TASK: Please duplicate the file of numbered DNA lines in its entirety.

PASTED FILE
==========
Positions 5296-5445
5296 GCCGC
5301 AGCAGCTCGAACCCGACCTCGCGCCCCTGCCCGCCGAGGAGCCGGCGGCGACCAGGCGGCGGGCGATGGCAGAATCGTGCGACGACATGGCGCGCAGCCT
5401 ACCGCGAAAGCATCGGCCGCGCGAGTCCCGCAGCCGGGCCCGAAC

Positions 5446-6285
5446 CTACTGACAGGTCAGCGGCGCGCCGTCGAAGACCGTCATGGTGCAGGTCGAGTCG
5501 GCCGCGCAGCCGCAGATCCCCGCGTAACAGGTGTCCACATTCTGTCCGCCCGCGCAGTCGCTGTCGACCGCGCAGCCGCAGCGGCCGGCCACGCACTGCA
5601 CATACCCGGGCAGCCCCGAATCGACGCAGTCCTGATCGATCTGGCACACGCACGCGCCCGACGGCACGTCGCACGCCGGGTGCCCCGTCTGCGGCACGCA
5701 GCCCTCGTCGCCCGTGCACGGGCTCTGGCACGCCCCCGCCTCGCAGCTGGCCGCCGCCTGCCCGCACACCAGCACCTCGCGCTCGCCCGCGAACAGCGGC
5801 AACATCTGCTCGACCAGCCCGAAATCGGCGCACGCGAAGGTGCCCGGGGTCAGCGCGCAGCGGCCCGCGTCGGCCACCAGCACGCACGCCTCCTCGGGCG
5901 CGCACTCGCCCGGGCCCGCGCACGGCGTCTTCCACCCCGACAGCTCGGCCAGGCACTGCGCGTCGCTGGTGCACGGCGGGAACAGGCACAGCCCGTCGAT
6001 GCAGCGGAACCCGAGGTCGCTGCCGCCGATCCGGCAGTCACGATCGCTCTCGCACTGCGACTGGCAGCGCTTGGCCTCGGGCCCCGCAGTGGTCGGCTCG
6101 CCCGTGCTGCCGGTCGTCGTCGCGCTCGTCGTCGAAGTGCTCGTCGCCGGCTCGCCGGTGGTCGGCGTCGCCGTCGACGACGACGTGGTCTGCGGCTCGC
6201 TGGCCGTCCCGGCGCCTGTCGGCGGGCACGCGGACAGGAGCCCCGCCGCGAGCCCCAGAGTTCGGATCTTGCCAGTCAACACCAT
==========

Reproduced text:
Positions 5296-5445
5296 GCCGC
5301 AGCAGCTCGAACCCGACCTCGCGCCCCTGCCCGCCGAGGAGCCGGCGGCGACCAGGCGGCGGGCGATGGCAGAATCGTGCGACGACATGGCGCGCAGCCT
5401 ACCGCGAAAGCATCGGCCGCGCGAGTCCCGCAGCCGGGCCCGAAC

Positions 5446-6285
5446 CTACTGACAGGTCAGCGGCGCGCCGTCGAAGACCGTCATGGTGCAGGTCGAGTCG
5501 GCCGCGCAGCCGCAGATCCCCGCGTAACAGGTGTCCACATTCTGTCCGCCCGCGCAGTCGCTGTCGACCGCGCAGCCGCAGCGGCCGGCCACGCACTGCA
5601 CATACCCGGGCAGCCCCGAATCGACGCAGTCCTGATCGATCTGGCACACGCACGCGCCCGACGGCACGTCGCACGCCGGGTGCCCCGTCTGCGGCACGCA
5701 GCCCTCGTCGCCCGTGCACGGGCTCTGGCACGCCCCCGCCTCGCAGCTGGCCGCCGCCTGCCCGCACACCAGCACCTCGCGCTCGCCCGCGAACAGCGGC
5801 AACATCTGCTCGACCAGCCCGAAATCGGCGCACGCGAAGGTGCCCGGGGTCAGCGCGCAGCGGCCCGCGTCGGCCACCAGCACGCACGCCTCCTCGGGCG
5901 CGCACTCGCCCGGGCCCGCGCACGGCGTCTTCCACCCCGACAGCTCGGCCAGGCACTGCGCGTCGCTGGTGCACGGCGGGAACAGGCACAGCCCGTCGAT
6001 GCAGCGGAACCCGAGGTCGCTGCCGCCGATCCGGCAGTCACGATCGCTCTCGCACTGCGACTGGCAGCGCTTGGCCTCGGGCCCCGCAGTGGTCGGCTCG
6101 CCCGTGCTGCCGGTCGTCGTCGCGCTCGTCGTCGAAGTGCTCGTCGCCGGCTCGCCGGTGGTCGGCGTCGCCGTCGACGACGACGTGGTCTGCGGCTCGC
6201 TGGCCGTCCCGGCGCCTGTCGGCGGGCACGCGGACAGGAGCCCCGCCGCGAGCCCCAGAGTTCGGATCTTGCCAGTCAACACCAT